Stories about International Relations from March, 2013
As rebel leader Michel Djotodia solidifies his control as the new Central African Republic President and the rebel coalition of Séléka announce their control of capital city Bangui, it is important to understand why the failure of the January 2013 Libreville peace deal between the rebels and then-President Francois Bozize, was predictable.
The car accident that killed leading democracy advocate Oswaldo Payá has been shrouded in mystery and misinformation since it happened in eastern Cuba last July. Angel Carromero, the Spanish politician who survived the crash, recently told The Washington Post that the car was run off the road by state security agents. But many observers doubt the veracity of his claims.
The global financial crisis, wars and natural disasters have inspired a new wave of immigration to Brazil. The development of successful immigration policies may contribute to Brazil’s reputation as an emerging global power.
North Korean leader Kim Jong-un has ordered rockets on standby to attack US military bases in South Korea in response to recent U.S.-South Korea joint military drills. North Korea Leadership Watch blog post a full script of North Korean state media report on this.
The headlines in Trinidad and Tobago's mainstream media over the last couple of days have focused on a Reuters exclusive report that Daryan Warner, son of former FIFA Vice-President (and now the country's controversial Minister of National Security) Jack Warner, is allegedly assisting the FBI with its investigations into corruption allegations in the international football governing body. Social media users weigh in.
Blogger Mizohican from Mizoram, India has invited a Mumbai police officer who mistook him for a Nepali and used a xenophobic slur at him for drinks to talk things out.
Global Voices bloggers have been commissioned to liveblog the OECD Global Forum on Development in Paris on April 4-5, 2013. Leading up to the meeting, our team is submitting posts that help serve as weekly online discussion topics.
When Alexander Dobrovinsky, lawyer to Russia's rich and famous, announced on his Facebook that Boris Berezovsky, controversial Russian oligarch living as a refugee in London, had committed suicide, RuNet reacted with disbelief.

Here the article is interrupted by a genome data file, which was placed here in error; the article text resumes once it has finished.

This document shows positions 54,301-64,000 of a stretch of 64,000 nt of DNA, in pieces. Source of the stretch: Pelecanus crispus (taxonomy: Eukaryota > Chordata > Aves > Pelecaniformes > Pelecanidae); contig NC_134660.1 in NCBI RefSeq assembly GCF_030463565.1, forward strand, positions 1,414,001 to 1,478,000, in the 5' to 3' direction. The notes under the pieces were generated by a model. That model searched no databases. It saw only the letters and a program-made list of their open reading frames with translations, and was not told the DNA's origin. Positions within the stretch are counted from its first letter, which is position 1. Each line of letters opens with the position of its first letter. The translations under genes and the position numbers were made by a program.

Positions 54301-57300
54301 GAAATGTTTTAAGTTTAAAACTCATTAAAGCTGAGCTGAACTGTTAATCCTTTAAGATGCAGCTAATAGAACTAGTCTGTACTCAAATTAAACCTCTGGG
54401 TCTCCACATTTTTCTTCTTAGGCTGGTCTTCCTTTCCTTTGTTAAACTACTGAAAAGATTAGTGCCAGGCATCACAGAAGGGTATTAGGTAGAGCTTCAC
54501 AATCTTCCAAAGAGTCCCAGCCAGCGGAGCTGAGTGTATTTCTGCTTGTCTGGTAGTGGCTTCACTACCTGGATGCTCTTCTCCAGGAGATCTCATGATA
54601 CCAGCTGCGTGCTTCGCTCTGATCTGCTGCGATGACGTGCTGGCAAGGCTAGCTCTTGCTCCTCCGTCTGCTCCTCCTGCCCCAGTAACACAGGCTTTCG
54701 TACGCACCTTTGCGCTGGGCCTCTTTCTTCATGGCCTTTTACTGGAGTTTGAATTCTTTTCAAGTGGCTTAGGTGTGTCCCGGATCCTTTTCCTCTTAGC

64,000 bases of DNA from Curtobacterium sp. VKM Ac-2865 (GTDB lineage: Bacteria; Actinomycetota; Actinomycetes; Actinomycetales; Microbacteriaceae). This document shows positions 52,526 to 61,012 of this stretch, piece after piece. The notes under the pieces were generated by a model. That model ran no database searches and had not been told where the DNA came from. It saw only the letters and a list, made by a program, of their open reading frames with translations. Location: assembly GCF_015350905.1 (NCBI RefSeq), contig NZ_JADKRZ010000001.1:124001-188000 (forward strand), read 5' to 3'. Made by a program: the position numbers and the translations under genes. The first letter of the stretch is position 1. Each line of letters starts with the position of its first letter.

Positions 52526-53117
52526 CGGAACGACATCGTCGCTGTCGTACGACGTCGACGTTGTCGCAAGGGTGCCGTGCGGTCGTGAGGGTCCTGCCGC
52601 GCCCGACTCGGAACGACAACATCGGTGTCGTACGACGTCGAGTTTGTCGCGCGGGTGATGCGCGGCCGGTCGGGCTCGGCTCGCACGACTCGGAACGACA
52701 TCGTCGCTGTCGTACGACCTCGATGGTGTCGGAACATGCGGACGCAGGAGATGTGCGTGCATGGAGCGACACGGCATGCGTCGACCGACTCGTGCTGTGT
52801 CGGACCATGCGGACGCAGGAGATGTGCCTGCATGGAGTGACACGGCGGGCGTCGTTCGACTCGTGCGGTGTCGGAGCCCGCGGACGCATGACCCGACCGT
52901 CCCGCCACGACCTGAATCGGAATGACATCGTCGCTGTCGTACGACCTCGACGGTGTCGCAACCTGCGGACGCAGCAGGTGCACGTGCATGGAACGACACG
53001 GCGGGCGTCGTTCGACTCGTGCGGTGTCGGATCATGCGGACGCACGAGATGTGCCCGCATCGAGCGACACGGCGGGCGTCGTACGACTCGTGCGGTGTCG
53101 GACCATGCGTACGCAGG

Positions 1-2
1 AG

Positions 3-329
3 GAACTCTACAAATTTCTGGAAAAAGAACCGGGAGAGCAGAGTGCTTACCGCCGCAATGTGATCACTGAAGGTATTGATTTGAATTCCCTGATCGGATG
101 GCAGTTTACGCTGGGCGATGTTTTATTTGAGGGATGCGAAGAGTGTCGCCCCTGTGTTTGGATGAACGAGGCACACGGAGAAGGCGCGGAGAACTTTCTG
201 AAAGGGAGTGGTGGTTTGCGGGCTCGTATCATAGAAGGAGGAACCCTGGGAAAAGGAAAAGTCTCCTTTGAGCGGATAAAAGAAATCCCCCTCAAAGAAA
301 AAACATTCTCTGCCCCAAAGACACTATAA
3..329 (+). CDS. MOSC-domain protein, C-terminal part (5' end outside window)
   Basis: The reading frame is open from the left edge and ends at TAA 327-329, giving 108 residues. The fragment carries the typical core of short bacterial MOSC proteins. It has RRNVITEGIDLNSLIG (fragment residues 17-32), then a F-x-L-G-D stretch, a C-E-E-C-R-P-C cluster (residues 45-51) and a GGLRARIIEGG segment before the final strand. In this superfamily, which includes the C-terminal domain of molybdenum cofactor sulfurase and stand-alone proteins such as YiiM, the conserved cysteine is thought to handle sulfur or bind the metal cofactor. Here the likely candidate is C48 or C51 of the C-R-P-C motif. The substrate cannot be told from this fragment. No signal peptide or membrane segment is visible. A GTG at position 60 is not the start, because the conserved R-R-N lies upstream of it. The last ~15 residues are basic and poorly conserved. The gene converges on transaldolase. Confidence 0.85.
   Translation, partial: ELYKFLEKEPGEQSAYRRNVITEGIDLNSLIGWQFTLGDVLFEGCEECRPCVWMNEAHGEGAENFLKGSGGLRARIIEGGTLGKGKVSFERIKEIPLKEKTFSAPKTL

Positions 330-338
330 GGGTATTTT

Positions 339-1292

Sabah is part of Malaysia but the Sulu Sultan from the Philippines insists its part of his kingdom. His armed followers occupied parts of Sabah in February but the Malaysian military ended the 'invasion' quickly. The standoff is over but the crisis continues.
Burmese drug lord Naw Kham was executed by China through lethal injection last March 1 after being found guilty of killing 13 sailors on the Mekong River in 2011. His death sparked discussion about his criminal activities, drug politics in Myanmar, and an admission on the part of China that it has acquired drones.
Nearly a week after a massive cyber attack against major websites in South Korea, the identity of the attackers remains unknown. Frustrated South Koreans have slammed authorities in their comments online for their incompetence in blocking such attacks and for taking political advantage of the situation by blaming North Korea.
As a staunch critic of the United States and a leading figure of the left-wing revival across Latin America, Hugo Chávez Frías has undoubtedly left a remarkable footprint on contemporary international politics. But what will come of his legacy?
A cyber attack hit South Korea's major broadcaster and bank websites. North Korea Tech blog tells more on the attack pattern and the possibility of North Korea's involvement.
Some 6.5 million of Ukrainians, or 14.4 percent of the population, are emigrants. The theme of leaving Ukraine temporarily or for good comes up regularly in conversations that Ukrainians are having online.
Deborah Brautigam from China in Africa: The Real Story looks into the nature of China's pledge of $20 Billion to Africa at the fifth ministerial meeting of the Forum on China Africa Cooperation held in Beijing last summer: I went back to examine the Chinese discussion around this $20 billion....
People Liberation Army General Liu Yuan was attacked by online nationalists for calling for a peaceful resolution of Sino-Japanese conflict. South Sea Conversations looks into Liu's opinion and netizens’ reaction.
Bolivia's government has designated three new wetlands in the 'Llanos of Moxos', an area that represents the combined size of the Netherlands and Belgium, under the Ramsar Convention. Activists and environmental organisations celebrate the decision but also urge to work harder for the conservation of the Amazon.
Online commentary surrounding a collision between a Japanese harpoon ship and two vessels from the marine conservation group Sea Shepherd last month has offered a glimpse into the Japanese public's nuanced perspective on whaling.
Two years after the powerful earthquake and resulting tsunami off the northeastern coast of Japan triggered a meltdown at the Fukushima nuclear power plant in what became the largest nuclear disaster since Chernobyl, the Japanese people are becoming increasingly frustrated with the government's reluctance to come clean on the risks associated with nuclear power.
Kittens aside, there is nothing your average Russian blogger loves better than a juicy spat about politics or literature, except for a combination of the two.
As we all know, Hugo Chávez, president of Venezuela, died on March 5. But what we are perhaps less familiar with is the symbiotic relationship between Chávez and Peru.